Other Online Resources

Students preparing for the EA should take advantage of other online resources, including business school class profiles, business school rankings, blogs, and mass media. Class profiles of accepted students are usually displayed prominently on business school websites, and they are more frequently beginning to contain information about average EA scores and score ranges, in addition to average undergraduate GPA, typical levels of work experience, and demographic information (gender, country of origin, and undergraduate major). All the major business school rankings (Bloomberg, the Economist, the Financial Times, Forbes magazine, and U.S. News & World Report) are published online, although only two of these (the Economist and U.S. News) consider admission selectivity. All rankings are valuable in order to provide a complete picture of a given business school. General internet resources such as blogs and chatrooms can give worthwhile (if usually anecdotal) information, and major newspapers and magazines publish a variety of articles on the EA and graduate business study. General internet resources should be scrutinized in terms of credibility and objectivity.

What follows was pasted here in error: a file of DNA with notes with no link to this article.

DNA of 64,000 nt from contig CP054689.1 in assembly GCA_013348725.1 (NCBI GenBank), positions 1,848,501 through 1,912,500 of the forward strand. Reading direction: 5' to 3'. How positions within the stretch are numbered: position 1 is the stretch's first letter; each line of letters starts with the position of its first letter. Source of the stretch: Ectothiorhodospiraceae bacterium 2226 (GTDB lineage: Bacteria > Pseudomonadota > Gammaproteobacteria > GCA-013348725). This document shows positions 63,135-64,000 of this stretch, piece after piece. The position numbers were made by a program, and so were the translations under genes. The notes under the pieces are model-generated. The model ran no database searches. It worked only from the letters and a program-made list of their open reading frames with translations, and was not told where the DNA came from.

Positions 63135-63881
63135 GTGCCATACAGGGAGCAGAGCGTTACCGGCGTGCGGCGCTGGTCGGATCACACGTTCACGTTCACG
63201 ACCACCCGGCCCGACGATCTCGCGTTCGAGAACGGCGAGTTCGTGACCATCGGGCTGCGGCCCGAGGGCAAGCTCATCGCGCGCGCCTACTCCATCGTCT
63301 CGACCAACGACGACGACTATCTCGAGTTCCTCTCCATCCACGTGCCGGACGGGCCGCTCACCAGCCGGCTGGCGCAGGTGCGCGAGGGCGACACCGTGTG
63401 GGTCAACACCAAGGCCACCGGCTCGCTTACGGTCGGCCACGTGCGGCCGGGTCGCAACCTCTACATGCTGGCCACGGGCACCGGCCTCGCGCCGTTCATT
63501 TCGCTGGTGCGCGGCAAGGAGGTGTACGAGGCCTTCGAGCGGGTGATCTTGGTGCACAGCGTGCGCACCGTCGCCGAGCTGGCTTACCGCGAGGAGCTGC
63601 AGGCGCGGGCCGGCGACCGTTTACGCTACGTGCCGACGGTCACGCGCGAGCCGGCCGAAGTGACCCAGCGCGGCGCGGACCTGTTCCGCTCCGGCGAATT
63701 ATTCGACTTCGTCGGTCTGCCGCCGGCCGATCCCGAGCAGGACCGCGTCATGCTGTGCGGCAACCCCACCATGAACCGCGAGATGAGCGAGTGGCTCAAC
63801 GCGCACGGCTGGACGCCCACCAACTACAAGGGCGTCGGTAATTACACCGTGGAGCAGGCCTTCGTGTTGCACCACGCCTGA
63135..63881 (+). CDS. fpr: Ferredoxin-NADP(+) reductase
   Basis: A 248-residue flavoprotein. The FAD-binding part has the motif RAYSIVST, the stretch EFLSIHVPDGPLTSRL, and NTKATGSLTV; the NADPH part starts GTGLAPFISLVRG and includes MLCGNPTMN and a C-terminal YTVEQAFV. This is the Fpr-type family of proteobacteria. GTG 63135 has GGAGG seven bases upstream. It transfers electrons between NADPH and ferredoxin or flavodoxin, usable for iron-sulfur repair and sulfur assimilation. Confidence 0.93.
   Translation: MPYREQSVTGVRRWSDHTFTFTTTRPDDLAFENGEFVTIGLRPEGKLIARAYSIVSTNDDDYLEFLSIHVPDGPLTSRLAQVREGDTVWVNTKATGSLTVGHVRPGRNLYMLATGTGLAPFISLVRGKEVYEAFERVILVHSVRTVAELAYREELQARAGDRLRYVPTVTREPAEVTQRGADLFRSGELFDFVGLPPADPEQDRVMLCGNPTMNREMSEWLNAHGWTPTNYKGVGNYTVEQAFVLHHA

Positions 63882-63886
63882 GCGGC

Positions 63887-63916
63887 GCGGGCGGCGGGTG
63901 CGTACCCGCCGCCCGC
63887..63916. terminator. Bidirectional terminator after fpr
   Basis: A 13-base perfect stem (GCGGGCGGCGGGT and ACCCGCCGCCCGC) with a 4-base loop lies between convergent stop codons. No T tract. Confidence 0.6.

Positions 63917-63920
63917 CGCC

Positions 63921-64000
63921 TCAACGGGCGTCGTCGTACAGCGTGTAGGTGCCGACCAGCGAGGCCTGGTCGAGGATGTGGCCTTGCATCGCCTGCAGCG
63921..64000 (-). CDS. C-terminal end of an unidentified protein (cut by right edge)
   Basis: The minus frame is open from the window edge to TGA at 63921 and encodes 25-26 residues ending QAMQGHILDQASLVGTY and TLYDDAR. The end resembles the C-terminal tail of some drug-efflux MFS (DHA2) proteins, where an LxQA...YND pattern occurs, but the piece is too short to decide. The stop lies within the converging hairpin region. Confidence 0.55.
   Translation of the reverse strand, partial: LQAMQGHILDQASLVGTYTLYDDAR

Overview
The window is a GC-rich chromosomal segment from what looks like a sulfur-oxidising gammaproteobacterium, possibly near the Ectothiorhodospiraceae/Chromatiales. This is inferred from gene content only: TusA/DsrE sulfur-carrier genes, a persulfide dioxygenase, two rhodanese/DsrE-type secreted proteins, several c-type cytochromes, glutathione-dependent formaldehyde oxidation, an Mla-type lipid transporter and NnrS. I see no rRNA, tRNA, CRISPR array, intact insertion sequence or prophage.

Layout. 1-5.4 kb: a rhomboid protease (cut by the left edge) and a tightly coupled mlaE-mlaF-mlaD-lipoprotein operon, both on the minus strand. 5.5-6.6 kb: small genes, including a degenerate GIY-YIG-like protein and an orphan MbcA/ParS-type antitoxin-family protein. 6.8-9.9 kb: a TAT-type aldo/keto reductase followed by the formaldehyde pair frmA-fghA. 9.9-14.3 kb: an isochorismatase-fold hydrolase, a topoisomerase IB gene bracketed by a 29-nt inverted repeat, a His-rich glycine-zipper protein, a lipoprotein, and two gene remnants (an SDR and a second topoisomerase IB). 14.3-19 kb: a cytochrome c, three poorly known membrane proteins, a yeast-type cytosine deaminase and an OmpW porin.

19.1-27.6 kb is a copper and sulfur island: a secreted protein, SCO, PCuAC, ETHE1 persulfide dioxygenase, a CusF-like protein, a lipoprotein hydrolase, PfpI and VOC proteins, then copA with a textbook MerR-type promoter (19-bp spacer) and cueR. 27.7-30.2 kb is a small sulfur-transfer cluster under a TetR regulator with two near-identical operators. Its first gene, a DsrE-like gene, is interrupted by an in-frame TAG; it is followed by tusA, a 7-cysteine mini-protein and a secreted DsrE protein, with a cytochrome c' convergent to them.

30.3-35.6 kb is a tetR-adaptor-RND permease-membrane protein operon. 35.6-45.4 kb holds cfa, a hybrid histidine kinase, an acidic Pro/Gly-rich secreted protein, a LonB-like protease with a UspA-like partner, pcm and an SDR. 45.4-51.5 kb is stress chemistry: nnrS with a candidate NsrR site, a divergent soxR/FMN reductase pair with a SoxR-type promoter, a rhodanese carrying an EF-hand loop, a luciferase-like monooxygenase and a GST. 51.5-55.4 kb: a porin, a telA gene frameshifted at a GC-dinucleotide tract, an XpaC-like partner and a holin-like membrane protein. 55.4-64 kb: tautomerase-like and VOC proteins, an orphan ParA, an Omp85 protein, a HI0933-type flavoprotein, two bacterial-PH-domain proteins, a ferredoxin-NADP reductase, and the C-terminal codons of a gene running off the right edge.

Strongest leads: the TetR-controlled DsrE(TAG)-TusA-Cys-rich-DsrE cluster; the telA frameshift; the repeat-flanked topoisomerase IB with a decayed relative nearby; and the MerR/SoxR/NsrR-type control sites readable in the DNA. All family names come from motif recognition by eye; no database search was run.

Choosing the Right Online EA Prep

Online EA instruction isn't right for everyone. Some students need the accountability that comes from in-person attendance at an on-site EA prep course. Students considering online EA preparation should also remember that online interaction is more detached than on-site study. It is much more difficult to read and benefit from the non-verbal aspects of teaching in an online environment. Teachers and students react to unspoken cues in a live classroom, such as collective student responses, moods, and facial expressions that cannot easily be reproduced online. For many students, the convenience of online instruction outweighs these disadvantages. Each test-taker should carefully consider his or her personality and learning style when making decisions about online EA instruction.